Here Comes The Groom!

Fadi Zaghmout; Jordan’s blogger turned novelist.

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(Picture: Fadi is wearing a vintage knitted sweater from Thornton Bay 
Clothing. Photographs by Hiba Judeh. Make-up by Amer Atta. Hair by 
Ahmad AL Sa'ady. Making of video by Ala’a Abu Qasheh. Photo edited by
Jawad Qumsieh. Styled and art directed by Kali. Special thank to H&M. 

 

By Mike V. Derderian

 

You can’t judge a book by its cover or word of mouth for that matter. A book is not good or bad until you have read it. “Excuse me but are you Fadi Zaghmout the writer? Sorry to intrude but I saw the book and over heard some parts of your conversation,” explained the young Jordanian lady. “Your book spoke to me! My mother could not believe it was written by a man,” in an excited tone she added before leaving us, Fadi Zaghmout and myself, to the few words we had left in our interview at one of Amman’s busy coffee shops. I came across the hype surrounding it. I saw it on bookshelves around Amman. I eventually added Fadi Zaghmout on Facebook. Why? He was addressing issues that mattered in a society plagued with backward thinking men posing as university professors, thinkers, writers and greedy fat-assed politicians.

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(Picture: Fadi is wearing a purl-knit marled jumper in organic cotton with
roll edges at the hem and cuffs with a slim low-rise jeans in washed 
stretch denim. All from H&M.)

 

 

 

   A few weeks ago I finished reading it in one sitting, as the following day I had to meet with Mr. Zaghmout and play the journalist. Well, I can finally say that Aroos Amman, The Bride of Jordanmy unofficial translation of the title— is a good novel.

Of course, don’t just take my word for it! It is a brilliant social commentary on an Arabian society filled with mothers, daughters and sisters; working women; married women; divorced women; women pursuing academia; sexually active women; and forlorn spinsters dreaming of the perfect Arab catch. Of course it also sheds light on the misogynistic Arab man; the oppressive father; the married man; the cheating husband; and the self-righteous cousin, who is looking for an excuse to burst the bubble of any of the over-achieving females in his tribe. The main controversy surrounding Aroos Amman most probably erupted from within the pages of the chapter in which a man thinks aloud after making love; making love to another man. I have to admit it was a shocking instance to read in a book written by an Arab Jordanian writer; almost as shocking as the rape scene in Quentin Tarantino’s Pulp Fiction, back in 1994.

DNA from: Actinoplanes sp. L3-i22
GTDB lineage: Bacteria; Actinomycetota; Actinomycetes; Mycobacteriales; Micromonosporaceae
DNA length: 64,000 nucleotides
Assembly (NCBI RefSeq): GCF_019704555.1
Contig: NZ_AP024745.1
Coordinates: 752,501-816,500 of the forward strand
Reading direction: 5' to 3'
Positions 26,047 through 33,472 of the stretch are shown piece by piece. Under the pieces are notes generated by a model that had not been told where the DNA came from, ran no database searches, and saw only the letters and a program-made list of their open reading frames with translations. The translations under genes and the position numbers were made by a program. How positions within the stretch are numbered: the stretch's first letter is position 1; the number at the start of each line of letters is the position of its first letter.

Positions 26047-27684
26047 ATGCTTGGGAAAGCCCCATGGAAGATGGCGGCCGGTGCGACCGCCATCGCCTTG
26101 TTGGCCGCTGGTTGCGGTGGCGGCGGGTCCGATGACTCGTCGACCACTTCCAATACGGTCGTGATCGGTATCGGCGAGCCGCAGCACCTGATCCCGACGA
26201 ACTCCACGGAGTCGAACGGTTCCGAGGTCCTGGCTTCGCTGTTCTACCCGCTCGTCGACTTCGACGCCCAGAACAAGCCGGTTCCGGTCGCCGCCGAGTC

Anyone reading Zaghmout’s book knows from the manner with which the scene was written that it wasn’t just a sexual thing, as his book addresses homosexuality in a rather mature way. Aroos Amman is in no way exploitive literary fiction, an aspect that can be traced to the thinking process that drives Zaghmout’s words and observations. Before writing the much hyped novel Zaghmout was known for his blog, The Arab Observer, and according to My Kali he is one of the most followed Tweeps in Jordan. Homosexuality is a tip of the iceberg that the young Jordanian’s worded ship runs into.

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(Picture: Fadi is wearing a Long-sleeved shirt in checked cotton poplin with 
a button-down collar. Wool jacket. Low-rise jeans with a hard-washed denim 
look. All from H&M.)
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Abuse, of children and adults, rape, pedophilia, violence against women, sexuality, religious coexistence and personal freedom are the themes that you will come across in his book; and even though he says he wasn’t intent on becoming a mouthpiece to Arab women he has become one; and a rather loud one too. The manner with which a complete stranger, the young Jordanian woman, intruded on a conversation between a writer and a journalist in a crowded cafe, introducing herself as a woman, who finds his words comforting and reflective of her existence, is proof of his craftsmanship as a writer. “Excuse me but you are the writer of 3aroos Amman! Sorry for interrupting. I overheard the conversation. When I learned it was written by a man I was shocked and I said to myself that it is impossible to have been written by a man. Thank you for writing such a novel! It very much expresses how we feel and think! The way you wrote it just voices us,” said the young woman to Fadi, who replied with a smile  “thank you”.

Once you read past chapter two you will forget the name Fadi Zaghmout and experience the lives of Hayat, Salma, Laila, Rana and Ali. You will forget and not mind, actually you won’t care, that Aroos AmmanThe Bride of Jordan, a celebration of womanhood, life and coexistence is written by a man. The following are the questions and answers from Fadi Zaghmout’s interview for My Kali magazine.

 

Who is Fadi Zaghmout?
After Aroos Amman got published I started introducing myself as a writer. Before that I was a blogger; my main work revolves around social media.